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This is… GDPR, Explained

It’s been one of the inescapable acronyms we’ve seen, with it being uttered online, and on every conceivable media outlet. But for something so wide-spanning and globally talked about, it’s not everyday knowledge or widely understood. Which is worrisome, because it represents one of the most significant shake-ups of online security seen so far.

So What is GDPR?

In simple terms, General Data Protection Regulation operates to give control back to consumers. Allowing customers to take control of their personal information and preventing it from entering the hands of unknown, unreliable organisations. GDPR represents a new and flexible way of protecting peoples information, while also allowing companies to provide better service.

Introduced into legislation in the UK in 2017, General Data Protection Regulation is the successor to the previous Data Protection Act.

From the full text of the regulation, a more significant degree of accountability is held over companies on the information they contain. Major data breaches in the last few years, including the more recent Cambridge Analytica exposé, have demonstrated why this legislation is needed.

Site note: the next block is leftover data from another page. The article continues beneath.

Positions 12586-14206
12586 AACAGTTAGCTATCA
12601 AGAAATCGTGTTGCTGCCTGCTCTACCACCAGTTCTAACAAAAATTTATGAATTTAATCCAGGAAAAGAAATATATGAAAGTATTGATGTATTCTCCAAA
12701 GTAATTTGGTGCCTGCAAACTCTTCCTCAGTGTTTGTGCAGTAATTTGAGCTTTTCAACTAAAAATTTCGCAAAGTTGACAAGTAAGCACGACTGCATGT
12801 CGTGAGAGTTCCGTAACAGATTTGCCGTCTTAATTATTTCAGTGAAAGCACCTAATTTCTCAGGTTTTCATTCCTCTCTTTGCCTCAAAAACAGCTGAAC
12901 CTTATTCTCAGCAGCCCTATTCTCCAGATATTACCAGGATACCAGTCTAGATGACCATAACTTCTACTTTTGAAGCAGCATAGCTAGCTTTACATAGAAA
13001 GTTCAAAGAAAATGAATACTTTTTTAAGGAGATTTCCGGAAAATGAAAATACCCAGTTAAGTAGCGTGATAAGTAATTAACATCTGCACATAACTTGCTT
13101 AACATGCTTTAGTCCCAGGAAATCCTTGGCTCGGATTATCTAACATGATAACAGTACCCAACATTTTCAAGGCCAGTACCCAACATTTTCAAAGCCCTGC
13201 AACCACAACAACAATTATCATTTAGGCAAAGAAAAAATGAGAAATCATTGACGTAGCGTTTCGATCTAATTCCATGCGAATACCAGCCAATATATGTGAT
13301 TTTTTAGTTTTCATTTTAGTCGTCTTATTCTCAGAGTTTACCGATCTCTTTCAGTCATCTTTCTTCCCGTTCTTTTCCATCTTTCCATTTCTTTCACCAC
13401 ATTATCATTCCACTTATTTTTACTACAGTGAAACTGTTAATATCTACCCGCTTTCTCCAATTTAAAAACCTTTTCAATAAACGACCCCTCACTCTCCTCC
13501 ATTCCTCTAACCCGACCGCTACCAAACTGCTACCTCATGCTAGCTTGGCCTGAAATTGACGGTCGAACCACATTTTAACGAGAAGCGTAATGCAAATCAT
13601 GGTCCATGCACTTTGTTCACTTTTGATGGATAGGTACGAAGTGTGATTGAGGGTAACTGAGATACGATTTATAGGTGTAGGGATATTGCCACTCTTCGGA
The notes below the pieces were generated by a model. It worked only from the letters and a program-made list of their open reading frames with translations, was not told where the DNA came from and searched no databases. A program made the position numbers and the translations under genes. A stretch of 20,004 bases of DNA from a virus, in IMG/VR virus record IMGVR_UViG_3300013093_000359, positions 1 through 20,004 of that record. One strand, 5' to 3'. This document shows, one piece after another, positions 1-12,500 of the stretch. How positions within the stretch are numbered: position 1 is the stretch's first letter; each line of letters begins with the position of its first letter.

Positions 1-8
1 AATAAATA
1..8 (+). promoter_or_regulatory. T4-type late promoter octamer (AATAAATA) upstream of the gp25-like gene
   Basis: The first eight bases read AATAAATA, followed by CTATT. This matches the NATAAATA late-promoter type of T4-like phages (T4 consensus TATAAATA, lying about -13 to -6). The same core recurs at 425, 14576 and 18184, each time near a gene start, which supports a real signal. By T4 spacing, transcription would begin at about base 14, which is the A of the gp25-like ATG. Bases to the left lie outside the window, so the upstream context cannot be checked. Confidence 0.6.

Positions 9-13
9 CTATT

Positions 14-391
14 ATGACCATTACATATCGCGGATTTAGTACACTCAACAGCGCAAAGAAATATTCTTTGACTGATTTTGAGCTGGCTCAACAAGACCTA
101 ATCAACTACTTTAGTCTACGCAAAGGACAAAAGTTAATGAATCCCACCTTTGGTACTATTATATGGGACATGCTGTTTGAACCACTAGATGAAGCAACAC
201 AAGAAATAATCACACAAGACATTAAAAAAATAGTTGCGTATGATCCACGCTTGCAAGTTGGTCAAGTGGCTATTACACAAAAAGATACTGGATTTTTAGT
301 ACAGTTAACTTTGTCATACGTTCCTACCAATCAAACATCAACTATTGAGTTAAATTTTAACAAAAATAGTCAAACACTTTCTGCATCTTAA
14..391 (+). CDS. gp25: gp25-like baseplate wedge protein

What it means for consumers

As a customer, GDPR is in place to give you a higher grasp of the information you provide. Companies seeking to access or use your information for service must receive permission from you. Failure to do so can mean hefty fines for companies that abide by new legislation.

These fines are deemed to be more severe than the previous data protection act, with that resulting in fines as high as £400,000. Unlike previous legislation, GDPR is a genuinely global policy; with the same level of protection for citizens everywhere.

For children, especially in the UK, their data is subject to parental consent. Meaning that children up to the age 13 must have their parents permission before inputting any information. For other countries, this ranges from 13 to 16 years old.

Is Blockchain a step in the right direction?

Blockchain has raised significant questions over data protection and personal security. As a decentralised system, it allows for individuals and companies to store and transfer their data while ensuring confidentiality and security. This technology enables companies like DOVU to share as much information as the consumer wishes to save and share.

The likes of DOVU are demonstrating how decentralisation is improving, not hampering, the level of security individuals can have. Through providing an incentive to share information while having secure storage for any they wish to keep.

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